One of the first things shared was he form Chosen No Kama Sho.  He was teaching it to his brown belts then and had me jump in. Then the next week Chosen No Kama Dai. His kobudo forms built real complexity with the forms as they progressed. Never went further in Kama with him, they were complex enough. There was a San versions he used in completion. Way above my abilities, what I had was more than enough.



Then I had a chance to get the Bando form the Hidden Stick one day at the 1983 Bando Summer Camp. One of my seniors, Reese Rigby,


had a slightly different version but I never studied that. One day and an intense lifetime of work on it.



Then a few years later Tristan shared O’Sensei No Kon, Then No Kon Ichi, No Kon Dai and No Kon Dai Ichi. Each version with increasing skills. His own completion form was a different one. They were a lot of work to try and maintain.


And my studies included much, much more than Kobudo.



The day came when living in Derry, far from where I studied those forms, I made some difficult choices.



I would continue to focus on the Isshinryu weapons. Still maintaining the Tai Chi Sword. The Bando forms I had of course.

I would keep the Kama Dai form for myself, which meant I also had the Sho version



But I would discontinue some of my studies, having gained in the process.  I set aside the Chinese staff, short staff and 3 Sectional staff. I also felt the Isshinryu Bo I had and the Bando staff, covered more than enough bo potential, so I set aside those 4 Sutrisno Bo forms.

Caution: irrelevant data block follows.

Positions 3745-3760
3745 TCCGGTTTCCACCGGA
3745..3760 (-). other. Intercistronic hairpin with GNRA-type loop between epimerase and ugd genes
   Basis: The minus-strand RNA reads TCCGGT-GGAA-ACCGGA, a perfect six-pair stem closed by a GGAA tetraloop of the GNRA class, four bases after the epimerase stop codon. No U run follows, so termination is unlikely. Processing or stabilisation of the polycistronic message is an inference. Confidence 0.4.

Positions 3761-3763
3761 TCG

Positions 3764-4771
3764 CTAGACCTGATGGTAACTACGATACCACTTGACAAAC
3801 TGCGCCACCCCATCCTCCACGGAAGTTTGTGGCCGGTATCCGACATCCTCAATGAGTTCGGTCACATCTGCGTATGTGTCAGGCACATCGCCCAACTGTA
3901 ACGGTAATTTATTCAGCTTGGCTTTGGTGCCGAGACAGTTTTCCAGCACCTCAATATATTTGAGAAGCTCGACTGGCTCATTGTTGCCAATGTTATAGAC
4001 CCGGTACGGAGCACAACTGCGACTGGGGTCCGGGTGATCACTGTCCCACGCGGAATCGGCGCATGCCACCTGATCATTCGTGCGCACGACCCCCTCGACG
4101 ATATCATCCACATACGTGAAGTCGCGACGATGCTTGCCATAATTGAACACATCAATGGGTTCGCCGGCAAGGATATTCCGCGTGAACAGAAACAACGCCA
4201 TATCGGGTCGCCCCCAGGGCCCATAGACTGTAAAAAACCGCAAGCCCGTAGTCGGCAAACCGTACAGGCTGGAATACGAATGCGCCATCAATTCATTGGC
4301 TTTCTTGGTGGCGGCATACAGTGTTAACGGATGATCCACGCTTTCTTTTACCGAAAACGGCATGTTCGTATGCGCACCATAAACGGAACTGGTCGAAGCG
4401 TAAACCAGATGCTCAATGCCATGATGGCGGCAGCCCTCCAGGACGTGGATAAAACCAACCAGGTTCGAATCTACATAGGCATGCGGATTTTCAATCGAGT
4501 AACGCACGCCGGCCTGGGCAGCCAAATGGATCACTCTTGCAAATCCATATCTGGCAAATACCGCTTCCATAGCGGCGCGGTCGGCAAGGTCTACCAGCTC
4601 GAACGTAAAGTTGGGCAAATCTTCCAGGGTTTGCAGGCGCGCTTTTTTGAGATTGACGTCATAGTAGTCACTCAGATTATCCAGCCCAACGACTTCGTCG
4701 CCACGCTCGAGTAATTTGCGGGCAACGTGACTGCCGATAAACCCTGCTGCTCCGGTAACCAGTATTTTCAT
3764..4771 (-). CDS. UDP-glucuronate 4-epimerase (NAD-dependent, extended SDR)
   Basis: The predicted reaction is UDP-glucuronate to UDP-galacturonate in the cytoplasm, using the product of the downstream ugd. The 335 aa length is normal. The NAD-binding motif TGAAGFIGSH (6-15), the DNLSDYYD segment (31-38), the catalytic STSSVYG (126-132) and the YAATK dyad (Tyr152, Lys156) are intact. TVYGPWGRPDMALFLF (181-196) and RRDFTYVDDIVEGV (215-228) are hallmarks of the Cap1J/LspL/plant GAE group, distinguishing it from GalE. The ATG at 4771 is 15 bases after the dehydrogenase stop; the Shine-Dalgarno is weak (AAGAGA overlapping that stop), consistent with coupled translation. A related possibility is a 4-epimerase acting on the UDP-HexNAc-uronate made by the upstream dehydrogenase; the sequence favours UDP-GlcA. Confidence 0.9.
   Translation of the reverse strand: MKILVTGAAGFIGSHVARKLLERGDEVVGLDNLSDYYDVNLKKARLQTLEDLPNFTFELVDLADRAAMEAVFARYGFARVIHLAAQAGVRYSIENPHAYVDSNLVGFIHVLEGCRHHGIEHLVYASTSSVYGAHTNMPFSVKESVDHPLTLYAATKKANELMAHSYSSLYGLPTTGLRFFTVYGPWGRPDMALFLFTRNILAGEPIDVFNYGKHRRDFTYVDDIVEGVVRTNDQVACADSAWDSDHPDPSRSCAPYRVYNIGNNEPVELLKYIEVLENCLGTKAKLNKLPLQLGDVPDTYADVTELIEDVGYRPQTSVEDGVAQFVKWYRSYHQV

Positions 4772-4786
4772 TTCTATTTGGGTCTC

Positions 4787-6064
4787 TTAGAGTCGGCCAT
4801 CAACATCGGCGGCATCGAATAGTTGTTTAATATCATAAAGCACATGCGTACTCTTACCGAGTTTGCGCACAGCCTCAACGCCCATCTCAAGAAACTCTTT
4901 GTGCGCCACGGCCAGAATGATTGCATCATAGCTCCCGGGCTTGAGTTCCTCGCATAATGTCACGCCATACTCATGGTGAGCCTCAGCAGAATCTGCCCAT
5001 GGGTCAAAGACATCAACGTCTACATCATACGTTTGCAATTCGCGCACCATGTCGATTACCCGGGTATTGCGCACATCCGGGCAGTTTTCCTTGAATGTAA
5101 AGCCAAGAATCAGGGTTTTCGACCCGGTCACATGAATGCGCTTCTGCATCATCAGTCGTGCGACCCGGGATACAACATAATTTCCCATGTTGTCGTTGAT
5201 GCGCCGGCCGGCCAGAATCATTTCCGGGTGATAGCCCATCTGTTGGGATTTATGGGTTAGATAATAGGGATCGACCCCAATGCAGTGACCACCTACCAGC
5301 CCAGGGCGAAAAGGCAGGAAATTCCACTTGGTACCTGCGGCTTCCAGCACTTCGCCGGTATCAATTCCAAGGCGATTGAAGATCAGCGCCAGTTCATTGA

His bo forms were nice, this is the O’Sensei No Kon No Dai Ichi form performed by his student Dave Piehota.




Shortly after that time I began my students own weapons studies.


The more my own studies progressed, the more I saw other Okinawan forms, the more I came to realize that what I had was enough. Between the Isshiryu Bo and the Bando Staff, I felt I covered most of the movements of other Okinawan Bo styles. I am sure that is not correct, but close enough for me.


Again more time passed, and I came to see that kobudo training was taking time from the kyu studies, their empty hand forms were more important at their level, to me. I did want them to have some weapons focus, so I began sharing the Bando staff form, or ½ of the Bando stick as Additional Brown Belt Studies.


Then Brown Belts competing with the short version of the Bando Stick.


Time passes, and I now have black belts on the range of kubodo studies. Yet after much time many choose to leave, (plus 17 years into their Dan studies).


Another quirk, my friend shared that the Yang Sword Form I had learned was only ½ of the form. So more studies, and more swearing at my own efforts.